Working with local manufacturers was a no-brainer for New York City-based designer Danielle Ribner, who she started her womenswear label, Loup, in 2009. “There are so many factories in the Garment District and, as a new brand, I knew that working with them was the easiest thing to do,” the Parsons alum recalled.
Though small minimums, shorter lead-times and ease of communication may have fueled her initial decision to produce apparel stateside, she said it didn’t take long for a sense of responsibility to kick in. “I quickly realized that in order for these factories to survive, they really depend on small companies like mine growing with them, and if everybody continues to move production abroad because it’s cheaper, these factories aren’t going to exist for very much longer.”
This isn’t a new development. In 1960, 95 percent of clothing sold in the United States was manufactured in Manhattan. Today, that number has plummeted to about 3 percent. But it’s not just patriotism that’s keeping Ribner’s production here. Some of the reasons designers sought offshore alternatives no longer apply — including cost.
“The truth is, price-point isn’t so different from doing it here versus doing it abroad when I count the cost of customs and shipping,” Ribner explained. “Because I’ve been working with my factories for so long, I can negotiate a better price if I work with them in the off-season.”
The fact that her clothing is streamlined and simple helps keep costs down, too.
This past year, Loup stepped its made-in-the-U.S.A. ethos up a notch, using domestically-sourced materials (read: denim, cotton and rayon, mostly from California) in all its designs. “I am a little more limited, but it means that I get to be more creative, working more with washing techniques, doing my own prints, dyeing or things like that,” she said.
The biggest downside is the short supply of sewing machine mechanics and seamstresses, Ribner said, meaning that her manufacturers oftentimes struggle to handle heavy workloads. “Sometimes stores want really fast re-orders but we can’t turn things around in a week,” she said.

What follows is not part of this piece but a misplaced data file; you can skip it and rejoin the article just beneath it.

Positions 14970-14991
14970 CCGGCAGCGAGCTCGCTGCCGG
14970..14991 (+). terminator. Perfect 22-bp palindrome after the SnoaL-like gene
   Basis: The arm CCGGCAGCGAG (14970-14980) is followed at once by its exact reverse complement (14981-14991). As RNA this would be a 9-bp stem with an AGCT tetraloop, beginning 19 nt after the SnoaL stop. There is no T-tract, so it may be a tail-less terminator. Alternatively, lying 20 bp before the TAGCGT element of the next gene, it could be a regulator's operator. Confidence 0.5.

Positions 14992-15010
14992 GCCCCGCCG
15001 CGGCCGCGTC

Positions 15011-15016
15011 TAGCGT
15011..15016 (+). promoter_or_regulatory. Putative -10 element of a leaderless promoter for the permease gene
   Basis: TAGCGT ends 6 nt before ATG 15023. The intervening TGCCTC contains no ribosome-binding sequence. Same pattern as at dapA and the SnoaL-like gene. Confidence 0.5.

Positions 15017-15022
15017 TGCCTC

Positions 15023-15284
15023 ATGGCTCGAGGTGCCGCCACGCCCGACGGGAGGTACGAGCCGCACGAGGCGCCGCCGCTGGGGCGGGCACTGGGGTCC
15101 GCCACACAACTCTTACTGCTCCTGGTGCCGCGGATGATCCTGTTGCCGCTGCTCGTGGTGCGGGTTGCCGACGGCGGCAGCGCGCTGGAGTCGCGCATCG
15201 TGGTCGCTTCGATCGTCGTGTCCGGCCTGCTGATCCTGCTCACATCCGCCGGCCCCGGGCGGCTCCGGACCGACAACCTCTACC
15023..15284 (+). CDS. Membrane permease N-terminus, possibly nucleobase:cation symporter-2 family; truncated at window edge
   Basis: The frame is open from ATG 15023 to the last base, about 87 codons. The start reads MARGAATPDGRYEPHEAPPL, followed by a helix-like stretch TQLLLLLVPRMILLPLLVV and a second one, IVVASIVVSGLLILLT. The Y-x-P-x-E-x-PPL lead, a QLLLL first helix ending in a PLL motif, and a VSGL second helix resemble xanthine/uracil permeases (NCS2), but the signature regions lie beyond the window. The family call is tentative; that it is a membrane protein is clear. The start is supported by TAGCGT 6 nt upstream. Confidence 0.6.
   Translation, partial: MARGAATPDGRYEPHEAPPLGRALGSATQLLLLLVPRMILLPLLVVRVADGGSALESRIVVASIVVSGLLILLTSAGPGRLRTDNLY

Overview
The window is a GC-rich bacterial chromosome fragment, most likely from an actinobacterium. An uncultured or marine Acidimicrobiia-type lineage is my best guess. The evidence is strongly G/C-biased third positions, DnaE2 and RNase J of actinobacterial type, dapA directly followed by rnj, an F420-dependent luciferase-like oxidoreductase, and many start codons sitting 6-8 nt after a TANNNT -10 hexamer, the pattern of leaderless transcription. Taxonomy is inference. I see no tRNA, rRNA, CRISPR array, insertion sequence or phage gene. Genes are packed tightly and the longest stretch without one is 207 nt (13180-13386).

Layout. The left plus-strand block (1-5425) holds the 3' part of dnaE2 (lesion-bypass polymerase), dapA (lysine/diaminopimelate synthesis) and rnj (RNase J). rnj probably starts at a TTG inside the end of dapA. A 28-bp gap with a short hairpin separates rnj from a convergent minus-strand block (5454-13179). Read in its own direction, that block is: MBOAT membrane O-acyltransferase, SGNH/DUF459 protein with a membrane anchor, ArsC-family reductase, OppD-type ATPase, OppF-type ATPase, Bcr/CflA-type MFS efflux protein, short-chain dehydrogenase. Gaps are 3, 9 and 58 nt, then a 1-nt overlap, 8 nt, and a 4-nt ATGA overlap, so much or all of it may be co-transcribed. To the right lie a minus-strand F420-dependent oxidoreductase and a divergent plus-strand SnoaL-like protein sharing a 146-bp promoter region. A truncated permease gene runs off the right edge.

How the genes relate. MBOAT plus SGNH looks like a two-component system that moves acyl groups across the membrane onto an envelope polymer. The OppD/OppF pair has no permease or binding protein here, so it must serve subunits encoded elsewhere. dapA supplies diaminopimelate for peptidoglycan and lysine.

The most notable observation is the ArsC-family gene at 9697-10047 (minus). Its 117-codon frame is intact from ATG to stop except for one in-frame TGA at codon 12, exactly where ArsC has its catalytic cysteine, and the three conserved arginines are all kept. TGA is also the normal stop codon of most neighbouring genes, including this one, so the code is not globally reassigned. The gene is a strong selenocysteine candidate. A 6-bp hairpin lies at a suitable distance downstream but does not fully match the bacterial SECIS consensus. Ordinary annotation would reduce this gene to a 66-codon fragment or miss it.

It hasn’t hurt her business, however, and stockists span the likes of Anthropologie and Shopbop online to such independent boutiques as Life Curated in New York, Veridis in Seattle, Portland’s Communion and Bell Jar in San Francisco.
While Loup is firmly rooted in the U.S., the brand’s aesthetic comes from overseas. Named after the French word for wolf, the line is steeped in effortless Gallic chic á la Brigitte Bardot, Jane Birkin and Francoise Hardy. Classic cuts and vintage details are infused with contemporary designs to bow such wearable wardrobe staples.
For Fall ’15, Ribner mined the ‘70s for inspiration, presenting a collection that’s chock-full of “dream items you would want to find at a vintage store” in an array of rust shades and worn-in denim. Prices retail for $80-$200. “Buyers are really into our wide-leg cropped pants, culottes, denim jumpers and overalls,” she said, adding, “Denim does really well for me because I don’t really do jeans — I do skirts, dresses and tops in denim and people love that.”
Ribner doesn’t believe consumer demand for domestic goods is on the up, or that shoppers are willing to pay a premium for homegrown apparel, but discovering that something has a Made in America tag does add some value to a purchase. “At the end of the day, people want things that they like and are affordable but I do think for most people, knowing something was made here is exciting,” she said.